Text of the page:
What is the Difference Between a Prosthodontist and a Cosmetic Dentist

When to Search Out a Prosthodontist

You have a great relationship with your general dentist, whom you have known for years and who also may be known for their excellent cosmetic dental work. However, do you know when it is appropriate to search out treatment beyond your general dentist and find a prosthodontist?

The Difference Between a Prosthodontist and Cosmetic Dentist

Prosthodontists specialize in diagnosing and treating complex restorative cases involving the teeth, jaw, and facial structure. All prosthodontists are specialty trained “cosmetic dentists,” but not all cosmetic dentists have that distinction. Prosthodontists are highly trained and skilled in state-of-the-art techniques and procedures for treating multiple, diverse, and complex dental conditions while restoring optimum function and esthetics to one’s smile. They obtain an additional three-four years of advanced training after completing dental school, specializing in the diagnosis, restoration, and replacement of missing or damaged teeth,  restoring oral function through the placement of restorations or prostheses (dentures, crowns, implants, etc.). Prosthodontists are experts in occlusion, dental crowns, denturesdental bridges, etc., and many are proficient with dental implants. A prosthodontist specializes in complex dental restoration when replacing or caring for multiple missing or damaged teeth, and is one of only 12 dental specialties recognized by the American Dental Association (ADA).

When to See a Prosthodontist

Extensive training makes these dentists qualified to use advanced techniques and technologies to treat complex dental conditions.

Five Signs that you Should See a Prosthodontist:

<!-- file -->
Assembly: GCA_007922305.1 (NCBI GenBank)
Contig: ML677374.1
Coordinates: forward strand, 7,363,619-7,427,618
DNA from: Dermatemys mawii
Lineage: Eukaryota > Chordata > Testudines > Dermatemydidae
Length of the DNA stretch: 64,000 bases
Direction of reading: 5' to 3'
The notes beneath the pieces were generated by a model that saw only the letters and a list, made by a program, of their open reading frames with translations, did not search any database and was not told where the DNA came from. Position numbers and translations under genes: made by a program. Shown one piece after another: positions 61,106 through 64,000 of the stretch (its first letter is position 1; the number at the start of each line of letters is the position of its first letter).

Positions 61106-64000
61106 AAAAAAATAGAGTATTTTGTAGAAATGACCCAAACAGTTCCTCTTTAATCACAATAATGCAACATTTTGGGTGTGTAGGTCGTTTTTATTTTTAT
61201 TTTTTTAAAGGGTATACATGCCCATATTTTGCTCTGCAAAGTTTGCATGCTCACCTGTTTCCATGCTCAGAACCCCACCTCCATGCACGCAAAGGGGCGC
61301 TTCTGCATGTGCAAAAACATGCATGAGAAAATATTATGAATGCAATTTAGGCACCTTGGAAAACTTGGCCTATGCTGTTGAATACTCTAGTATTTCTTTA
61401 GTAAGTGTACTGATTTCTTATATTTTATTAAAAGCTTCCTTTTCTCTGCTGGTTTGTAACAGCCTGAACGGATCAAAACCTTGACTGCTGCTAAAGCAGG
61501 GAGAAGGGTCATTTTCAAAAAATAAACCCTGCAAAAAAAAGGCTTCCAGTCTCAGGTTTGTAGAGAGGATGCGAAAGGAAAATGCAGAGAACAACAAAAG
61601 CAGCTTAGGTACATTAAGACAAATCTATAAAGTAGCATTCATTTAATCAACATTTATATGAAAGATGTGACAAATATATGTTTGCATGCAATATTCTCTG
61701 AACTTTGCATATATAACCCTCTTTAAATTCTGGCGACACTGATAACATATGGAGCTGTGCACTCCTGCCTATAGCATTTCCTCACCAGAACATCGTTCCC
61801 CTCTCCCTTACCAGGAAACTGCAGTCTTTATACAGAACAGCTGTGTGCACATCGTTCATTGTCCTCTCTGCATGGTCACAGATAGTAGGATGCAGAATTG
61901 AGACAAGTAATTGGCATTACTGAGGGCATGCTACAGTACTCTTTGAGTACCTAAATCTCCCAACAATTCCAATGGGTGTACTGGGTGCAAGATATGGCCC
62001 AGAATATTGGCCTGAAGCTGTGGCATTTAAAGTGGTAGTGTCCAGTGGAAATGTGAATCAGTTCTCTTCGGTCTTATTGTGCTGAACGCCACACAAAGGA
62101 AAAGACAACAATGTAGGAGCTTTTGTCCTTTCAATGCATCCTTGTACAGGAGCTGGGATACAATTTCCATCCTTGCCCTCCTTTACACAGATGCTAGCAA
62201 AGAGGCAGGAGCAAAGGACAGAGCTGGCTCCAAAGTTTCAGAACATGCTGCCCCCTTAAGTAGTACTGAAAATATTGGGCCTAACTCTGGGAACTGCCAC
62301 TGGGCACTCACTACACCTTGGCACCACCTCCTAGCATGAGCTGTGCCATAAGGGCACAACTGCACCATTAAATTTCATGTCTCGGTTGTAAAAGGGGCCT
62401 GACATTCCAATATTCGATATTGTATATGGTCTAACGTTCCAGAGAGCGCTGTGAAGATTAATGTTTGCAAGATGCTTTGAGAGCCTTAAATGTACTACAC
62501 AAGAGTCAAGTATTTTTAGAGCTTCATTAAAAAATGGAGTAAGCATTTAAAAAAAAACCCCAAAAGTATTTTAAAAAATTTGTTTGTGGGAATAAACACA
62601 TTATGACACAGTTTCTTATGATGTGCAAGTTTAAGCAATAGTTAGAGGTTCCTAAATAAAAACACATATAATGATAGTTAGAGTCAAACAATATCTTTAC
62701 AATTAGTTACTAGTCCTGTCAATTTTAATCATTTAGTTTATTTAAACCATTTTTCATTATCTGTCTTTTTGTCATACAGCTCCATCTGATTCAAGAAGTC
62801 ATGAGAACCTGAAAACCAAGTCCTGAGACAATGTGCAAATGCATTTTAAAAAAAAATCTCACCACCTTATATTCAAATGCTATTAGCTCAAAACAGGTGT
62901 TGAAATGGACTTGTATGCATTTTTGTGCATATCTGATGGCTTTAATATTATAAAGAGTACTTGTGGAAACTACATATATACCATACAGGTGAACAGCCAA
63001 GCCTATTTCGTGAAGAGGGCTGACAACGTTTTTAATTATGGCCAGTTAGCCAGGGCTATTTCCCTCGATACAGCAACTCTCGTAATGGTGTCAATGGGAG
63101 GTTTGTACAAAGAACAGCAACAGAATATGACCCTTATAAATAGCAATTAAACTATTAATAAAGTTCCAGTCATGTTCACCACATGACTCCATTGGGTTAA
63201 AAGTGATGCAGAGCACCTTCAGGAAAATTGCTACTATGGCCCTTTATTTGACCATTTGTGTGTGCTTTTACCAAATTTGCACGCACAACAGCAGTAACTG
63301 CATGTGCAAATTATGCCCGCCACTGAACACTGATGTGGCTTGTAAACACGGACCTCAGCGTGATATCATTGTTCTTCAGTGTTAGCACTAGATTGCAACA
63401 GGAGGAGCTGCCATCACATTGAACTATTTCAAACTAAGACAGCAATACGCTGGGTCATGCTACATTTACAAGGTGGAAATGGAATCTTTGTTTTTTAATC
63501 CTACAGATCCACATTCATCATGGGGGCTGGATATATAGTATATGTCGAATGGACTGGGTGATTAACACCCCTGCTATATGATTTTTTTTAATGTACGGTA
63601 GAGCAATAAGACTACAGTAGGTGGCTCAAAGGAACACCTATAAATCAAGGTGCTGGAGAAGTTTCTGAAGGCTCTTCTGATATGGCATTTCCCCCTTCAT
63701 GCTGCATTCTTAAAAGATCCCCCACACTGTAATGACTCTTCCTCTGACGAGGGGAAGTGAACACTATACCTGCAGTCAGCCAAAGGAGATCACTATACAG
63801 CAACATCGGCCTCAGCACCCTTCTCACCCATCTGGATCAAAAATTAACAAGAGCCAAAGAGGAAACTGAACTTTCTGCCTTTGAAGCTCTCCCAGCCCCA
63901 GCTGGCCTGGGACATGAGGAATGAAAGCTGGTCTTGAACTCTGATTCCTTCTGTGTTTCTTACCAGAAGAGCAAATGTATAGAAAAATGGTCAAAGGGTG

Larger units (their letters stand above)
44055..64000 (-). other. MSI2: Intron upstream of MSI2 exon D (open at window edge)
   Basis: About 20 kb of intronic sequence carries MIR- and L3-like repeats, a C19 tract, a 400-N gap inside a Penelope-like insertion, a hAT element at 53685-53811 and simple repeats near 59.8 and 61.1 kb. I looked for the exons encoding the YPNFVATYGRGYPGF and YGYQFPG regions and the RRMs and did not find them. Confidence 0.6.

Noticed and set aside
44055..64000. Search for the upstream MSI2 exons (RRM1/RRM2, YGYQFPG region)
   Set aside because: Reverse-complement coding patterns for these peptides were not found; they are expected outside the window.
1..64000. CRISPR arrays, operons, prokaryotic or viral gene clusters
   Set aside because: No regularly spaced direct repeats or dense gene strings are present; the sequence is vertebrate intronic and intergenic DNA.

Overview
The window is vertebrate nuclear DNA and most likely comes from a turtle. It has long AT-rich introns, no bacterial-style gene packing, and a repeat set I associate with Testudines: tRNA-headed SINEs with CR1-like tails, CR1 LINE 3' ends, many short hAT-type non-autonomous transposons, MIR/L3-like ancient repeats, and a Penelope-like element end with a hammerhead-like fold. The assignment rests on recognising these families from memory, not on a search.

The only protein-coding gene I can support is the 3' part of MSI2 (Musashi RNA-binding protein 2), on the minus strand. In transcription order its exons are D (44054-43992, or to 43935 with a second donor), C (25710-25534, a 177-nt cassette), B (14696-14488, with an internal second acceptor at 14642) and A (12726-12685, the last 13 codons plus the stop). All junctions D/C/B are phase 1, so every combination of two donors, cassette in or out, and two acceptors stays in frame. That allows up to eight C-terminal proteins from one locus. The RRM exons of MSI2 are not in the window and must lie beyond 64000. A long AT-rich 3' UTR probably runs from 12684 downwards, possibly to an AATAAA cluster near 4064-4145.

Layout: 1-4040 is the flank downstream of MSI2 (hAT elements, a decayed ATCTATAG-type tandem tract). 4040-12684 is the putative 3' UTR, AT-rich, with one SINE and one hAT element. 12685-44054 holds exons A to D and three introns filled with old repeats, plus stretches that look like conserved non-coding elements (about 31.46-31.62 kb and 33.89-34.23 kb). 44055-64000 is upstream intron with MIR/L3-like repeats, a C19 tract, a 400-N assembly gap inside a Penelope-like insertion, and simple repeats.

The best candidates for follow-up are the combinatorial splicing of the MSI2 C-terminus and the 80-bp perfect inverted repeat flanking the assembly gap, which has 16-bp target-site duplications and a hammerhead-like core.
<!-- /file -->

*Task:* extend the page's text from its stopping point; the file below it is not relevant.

• You have a single tooth that has broken or had issues more than once. When the same tooth is injured or fractured repeatedly, it is usually not due to the work of your dentist. It may mean that your occlusion is off, and replacing the tooth does not fix the issue of why it broke in the first place.
  • You have pain that cannot be diagnosed.  Pain in the mouth could be telling you many different things: your occlusion is off, a tooth may be hitting wrong and needs adjustment, etc. As well, the first signs of illness in your body may show in your mouth, jaw, and teeth, and through X-rays and/or CBCT images, the cause of the pain may be discovered.
  • You have recently had dental work. When replacing a crown or adding a veneer, the way your teeth come together may change after treatment. If you are experiencing issues after the fact, a prosthodontist may be able to diagnose the issue.
  • You have jaw issues such as clicking, cracking, catching, etc. Hearing or feeling your jaw make noise is not normal, and it may be a slight adjustment to relieve the issue and make a difference.
  • You have missing teeth and want to see one doctor for your entire dental implant treatment. When assessing whether to have dental implants placed to replace missing teeth, a prosthodontist has been trained to have more end-resulted treatment as they place your implant/s in the ideal location and create the restoration of single or not multiple crowns, removable or fixed dentures,,, etc. They take your treatment from start to finish.
  • If you’ve had any type of accident. After a fall from a bicycle, a horseback throw, a car accident, or just tripping on the sidewalk, a hard fall can throw your jaw out of line. If you start feeling jaw pain, headaches, neck issues, etc., it could stem from your accident. CBCT images, especially when compared to past images, can reveal specifics.

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Facts and Figures: Did you know?

  • Prosthodontics is one of only 12 officially recognized dental specialties. “Cosmetic dentistry” is not an ADA specialty as it is precisely the specialty of prosthodontics. Prosthodontists are cosmetic dentists. Not all “cosmetic dentists” are prosthodontists. What is a prosthodontist?
  • According to the ADA, there is no designation as an “implantologist”.
  • A single tooth implant-supported crown is the most common restorative procedure.
  • Each year, around 2.3 million single implant-supported crowns are fabricated.
  • Living with missing teeth leads to a higher risk of:
    • Dietary restrictions/issues
    • Obesity
    • Heart disease
    • Oral cancer
    • Diabetes

Confidence Begins with a Great Smile

Contact Smileboston today to schedule your complimentary virtual consultation with Boston Prosthodontist, Dr. Steven D. Spitz!

Call us: 617-277-4100